In order to optimize detection of human immunodeficiency virus-1 (HIV-1)–infected cells, the temporal appearance of virus antigens in newly infected H9 cell cultures was examined. Analyses were accomplished by indirect immunofluorescence labeling with each of 10 monoclonal antibodies and evaluation by flow cytometry. Of the antibodies examined, those specific for HIV-1 capsid protein p24, matrix protein p17, or their precursor molecule p55 allowed the earliest and most sensitive detection in infected cells fixed to allow detection of intracellular antigen. Discrimination of infected cells from uninfected cells was much less sensitive when three antibodies specific for HIV-1 glycoproteins were used to detect intracellular or cell surface antigen. In several experiments involving the time course of infection, we observed no differences in cell numbers between infected and uninfected H9 cultures initiated at identical cell concentrations. We hypothesized that it might be possible to quantitate infectious HIV-1 virions from the kinetics of infected cell appearance. Straightline relationships between the log p24-positive cells and the time after infection were observed. These quantitative observations were employed to calculate the number of infectious units originally added to the culture that were capable of infecting H9 cells. The production of infectious virus, but not of cytopathic effects, was required. The results of this novel approach to the titration of infectious HIV-1 particles agreed well with those from median cell culture infective dose determination. This method could be employed with other infectious agents for which detection of cell-associated antigens is possible in cell cultures not destroyed by infection.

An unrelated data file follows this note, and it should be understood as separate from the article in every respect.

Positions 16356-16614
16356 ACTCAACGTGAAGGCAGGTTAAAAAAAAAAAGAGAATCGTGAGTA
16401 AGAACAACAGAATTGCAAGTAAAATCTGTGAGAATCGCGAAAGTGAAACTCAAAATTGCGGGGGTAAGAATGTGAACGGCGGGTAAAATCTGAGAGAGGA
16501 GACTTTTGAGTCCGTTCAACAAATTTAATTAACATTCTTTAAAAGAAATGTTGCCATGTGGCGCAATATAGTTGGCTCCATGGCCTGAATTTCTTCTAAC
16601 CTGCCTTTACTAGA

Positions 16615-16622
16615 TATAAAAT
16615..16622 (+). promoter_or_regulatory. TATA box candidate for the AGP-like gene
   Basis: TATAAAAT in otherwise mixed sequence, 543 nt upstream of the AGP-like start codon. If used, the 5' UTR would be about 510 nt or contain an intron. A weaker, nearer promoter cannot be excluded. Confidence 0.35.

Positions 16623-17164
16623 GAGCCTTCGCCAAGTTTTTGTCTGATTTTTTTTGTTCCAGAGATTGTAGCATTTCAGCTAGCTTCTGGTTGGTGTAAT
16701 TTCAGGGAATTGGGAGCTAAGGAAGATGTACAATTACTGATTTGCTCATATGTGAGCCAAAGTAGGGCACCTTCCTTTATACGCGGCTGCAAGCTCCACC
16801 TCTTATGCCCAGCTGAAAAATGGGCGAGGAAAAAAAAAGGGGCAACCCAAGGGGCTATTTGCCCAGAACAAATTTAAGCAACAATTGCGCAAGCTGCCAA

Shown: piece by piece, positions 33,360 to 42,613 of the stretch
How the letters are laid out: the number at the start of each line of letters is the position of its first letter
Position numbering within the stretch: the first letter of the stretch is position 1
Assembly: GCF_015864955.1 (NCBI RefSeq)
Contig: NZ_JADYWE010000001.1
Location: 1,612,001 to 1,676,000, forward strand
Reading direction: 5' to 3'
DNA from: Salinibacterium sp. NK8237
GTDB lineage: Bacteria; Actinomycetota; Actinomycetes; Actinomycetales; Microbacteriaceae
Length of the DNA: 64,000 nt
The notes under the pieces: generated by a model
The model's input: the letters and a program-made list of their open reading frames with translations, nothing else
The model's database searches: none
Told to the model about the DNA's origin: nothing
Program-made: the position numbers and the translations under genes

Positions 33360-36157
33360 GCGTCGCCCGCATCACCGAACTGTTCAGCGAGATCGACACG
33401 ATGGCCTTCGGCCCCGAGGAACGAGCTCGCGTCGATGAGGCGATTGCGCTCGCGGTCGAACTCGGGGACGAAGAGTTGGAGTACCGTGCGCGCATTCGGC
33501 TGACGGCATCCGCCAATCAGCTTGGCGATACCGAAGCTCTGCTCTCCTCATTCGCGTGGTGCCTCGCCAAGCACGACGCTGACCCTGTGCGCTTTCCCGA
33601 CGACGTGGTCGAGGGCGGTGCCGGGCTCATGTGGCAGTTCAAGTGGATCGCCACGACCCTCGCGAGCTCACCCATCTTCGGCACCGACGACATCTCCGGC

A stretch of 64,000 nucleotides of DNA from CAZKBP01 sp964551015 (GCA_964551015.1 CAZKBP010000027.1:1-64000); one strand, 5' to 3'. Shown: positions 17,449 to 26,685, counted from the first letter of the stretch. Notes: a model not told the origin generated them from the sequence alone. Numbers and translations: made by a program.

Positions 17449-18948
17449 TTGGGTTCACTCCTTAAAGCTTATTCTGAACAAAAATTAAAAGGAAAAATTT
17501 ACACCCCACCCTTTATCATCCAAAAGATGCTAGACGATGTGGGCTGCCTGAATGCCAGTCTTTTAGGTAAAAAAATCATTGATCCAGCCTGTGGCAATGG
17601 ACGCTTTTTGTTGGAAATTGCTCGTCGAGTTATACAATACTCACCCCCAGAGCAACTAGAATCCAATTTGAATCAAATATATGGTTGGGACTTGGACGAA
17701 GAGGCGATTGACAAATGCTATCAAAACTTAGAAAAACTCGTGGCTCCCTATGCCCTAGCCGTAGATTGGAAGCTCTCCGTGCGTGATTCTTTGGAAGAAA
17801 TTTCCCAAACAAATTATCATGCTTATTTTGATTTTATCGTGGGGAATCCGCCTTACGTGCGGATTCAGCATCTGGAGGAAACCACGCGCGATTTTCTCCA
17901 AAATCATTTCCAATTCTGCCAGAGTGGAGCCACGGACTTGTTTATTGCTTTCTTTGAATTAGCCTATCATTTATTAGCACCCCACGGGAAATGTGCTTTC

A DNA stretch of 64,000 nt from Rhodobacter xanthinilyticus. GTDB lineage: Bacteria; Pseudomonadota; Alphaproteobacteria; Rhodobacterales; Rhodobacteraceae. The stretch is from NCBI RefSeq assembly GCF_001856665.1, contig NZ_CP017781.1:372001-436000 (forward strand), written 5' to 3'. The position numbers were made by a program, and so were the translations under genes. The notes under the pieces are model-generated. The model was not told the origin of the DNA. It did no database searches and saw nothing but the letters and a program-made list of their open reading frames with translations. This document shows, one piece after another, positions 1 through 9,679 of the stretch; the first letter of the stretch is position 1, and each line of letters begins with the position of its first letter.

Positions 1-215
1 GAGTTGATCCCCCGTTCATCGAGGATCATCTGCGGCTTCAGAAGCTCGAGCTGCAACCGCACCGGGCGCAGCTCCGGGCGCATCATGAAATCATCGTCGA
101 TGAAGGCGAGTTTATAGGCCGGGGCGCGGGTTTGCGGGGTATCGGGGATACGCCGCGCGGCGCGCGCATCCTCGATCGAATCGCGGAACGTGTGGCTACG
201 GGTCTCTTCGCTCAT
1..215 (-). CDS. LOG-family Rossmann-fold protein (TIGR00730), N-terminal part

All Science Journal Classification (ASJC) codes
- Infectious Diseases